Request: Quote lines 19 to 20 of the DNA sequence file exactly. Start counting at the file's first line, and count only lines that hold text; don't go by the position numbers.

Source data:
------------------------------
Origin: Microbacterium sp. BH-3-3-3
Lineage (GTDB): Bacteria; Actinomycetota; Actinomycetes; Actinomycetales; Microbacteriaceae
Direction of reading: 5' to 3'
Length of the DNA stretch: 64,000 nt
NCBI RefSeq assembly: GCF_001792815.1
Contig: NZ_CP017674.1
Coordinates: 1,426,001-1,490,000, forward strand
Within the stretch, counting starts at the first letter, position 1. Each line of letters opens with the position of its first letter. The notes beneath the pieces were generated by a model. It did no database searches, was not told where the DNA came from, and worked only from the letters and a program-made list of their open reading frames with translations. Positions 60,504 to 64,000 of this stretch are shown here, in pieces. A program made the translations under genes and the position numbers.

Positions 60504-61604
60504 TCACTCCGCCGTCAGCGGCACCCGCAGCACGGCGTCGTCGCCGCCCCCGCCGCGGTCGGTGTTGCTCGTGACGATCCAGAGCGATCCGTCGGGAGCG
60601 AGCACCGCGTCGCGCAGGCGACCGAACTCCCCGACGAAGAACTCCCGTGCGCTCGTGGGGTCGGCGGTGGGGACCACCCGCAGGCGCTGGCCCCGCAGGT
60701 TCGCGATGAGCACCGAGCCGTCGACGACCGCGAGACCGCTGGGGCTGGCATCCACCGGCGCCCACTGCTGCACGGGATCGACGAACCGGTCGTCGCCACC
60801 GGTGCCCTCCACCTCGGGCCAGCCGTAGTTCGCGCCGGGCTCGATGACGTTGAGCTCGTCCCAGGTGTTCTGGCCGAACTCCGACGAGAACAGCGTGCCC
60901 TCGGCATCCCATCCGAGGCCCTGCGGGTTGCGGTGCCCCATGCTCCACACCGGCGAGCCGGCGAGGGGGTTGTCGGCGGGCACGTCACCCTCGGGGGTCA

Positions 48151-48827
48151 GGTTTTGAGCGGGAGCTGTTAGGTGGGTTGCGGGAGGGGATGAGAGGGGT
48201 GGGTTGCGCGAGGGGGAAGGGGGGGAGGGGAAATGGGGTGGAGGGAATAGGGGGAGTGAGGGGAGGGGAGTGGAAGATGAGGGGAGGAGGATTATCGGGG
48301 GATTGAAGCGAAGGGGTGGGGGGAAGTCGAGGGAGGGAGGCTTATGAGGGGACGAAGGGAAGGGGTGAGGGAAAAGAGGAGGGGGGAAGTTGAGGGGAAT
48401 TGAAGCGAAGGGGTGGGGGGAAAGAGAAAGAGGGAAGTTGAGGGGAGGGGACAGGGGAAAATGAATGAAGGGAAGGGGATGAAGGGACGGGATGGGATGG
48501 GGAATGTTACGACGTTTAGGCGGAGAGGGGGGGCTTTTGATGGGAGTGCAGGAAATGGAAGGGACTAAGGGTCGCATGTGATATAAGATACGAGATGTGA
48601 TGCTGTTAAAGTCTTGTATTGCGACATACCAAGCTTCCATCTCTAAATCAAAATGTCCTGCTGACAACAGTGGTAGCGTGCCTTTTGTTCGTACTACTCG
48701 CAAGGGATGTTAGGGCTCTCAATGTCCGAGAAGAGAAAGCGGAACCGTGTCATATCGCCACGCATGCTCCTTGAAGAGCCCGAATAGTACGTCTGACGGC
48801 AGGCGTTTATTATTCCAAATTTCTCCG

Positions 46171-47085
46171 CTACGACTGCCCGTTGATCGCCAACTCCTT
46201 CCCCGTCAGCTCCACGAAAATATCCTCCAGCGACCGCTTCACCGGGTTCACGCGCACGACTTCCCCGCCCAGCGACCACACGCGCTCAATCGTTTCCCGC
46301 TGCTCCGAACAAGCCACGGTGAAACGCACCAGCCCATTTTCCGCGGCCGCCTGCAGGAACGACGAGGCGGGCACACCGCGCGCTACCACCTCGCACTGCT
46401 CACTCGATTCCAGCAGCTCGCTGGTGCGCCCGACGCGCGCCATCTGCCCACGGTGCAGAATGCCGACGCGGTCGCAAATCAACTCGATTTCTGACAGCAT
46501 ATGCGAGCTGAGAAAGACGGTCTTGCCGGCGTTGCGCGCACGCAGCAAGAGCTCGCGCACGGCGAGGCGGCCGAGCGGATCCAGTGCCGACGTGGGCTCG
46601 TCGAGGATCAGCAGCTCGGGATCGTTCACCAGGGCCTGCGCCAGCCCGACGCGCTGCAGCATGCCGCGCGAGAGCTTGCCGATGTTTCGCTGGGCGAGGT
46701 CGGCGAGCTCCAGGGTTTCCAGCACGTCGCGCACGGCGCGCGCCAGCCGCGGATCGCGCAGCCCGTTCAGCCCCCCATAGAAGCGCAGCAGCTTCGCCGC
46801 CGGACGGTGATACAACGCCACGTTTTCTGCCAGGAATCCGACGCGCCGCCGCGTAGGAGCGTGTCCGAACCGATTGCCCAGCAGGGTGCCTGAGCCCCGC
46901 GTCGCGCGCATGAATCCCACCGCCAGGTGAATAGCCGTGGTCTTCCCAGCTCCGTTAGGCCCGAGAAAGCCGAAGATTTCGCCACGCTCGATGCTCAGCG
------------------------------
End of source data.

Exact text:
48401 TGAAGCGAAGGGGTGGGGGGAAAGAGAAAGAGGGAAGTTGAGGGGAGGGGACAGGGGAAAATGAATGAAGGGAAGGGGATGAAGGGACGGGATGGGATGG
48501 GGAATGTTACGACGTTTAGGCGGAGAGGGGGGGCTTTTGATGGGAGTGCAGGAAATGGAAGGGACTAAGGGTCGCATGTGATATAAGATACGAGATGTGA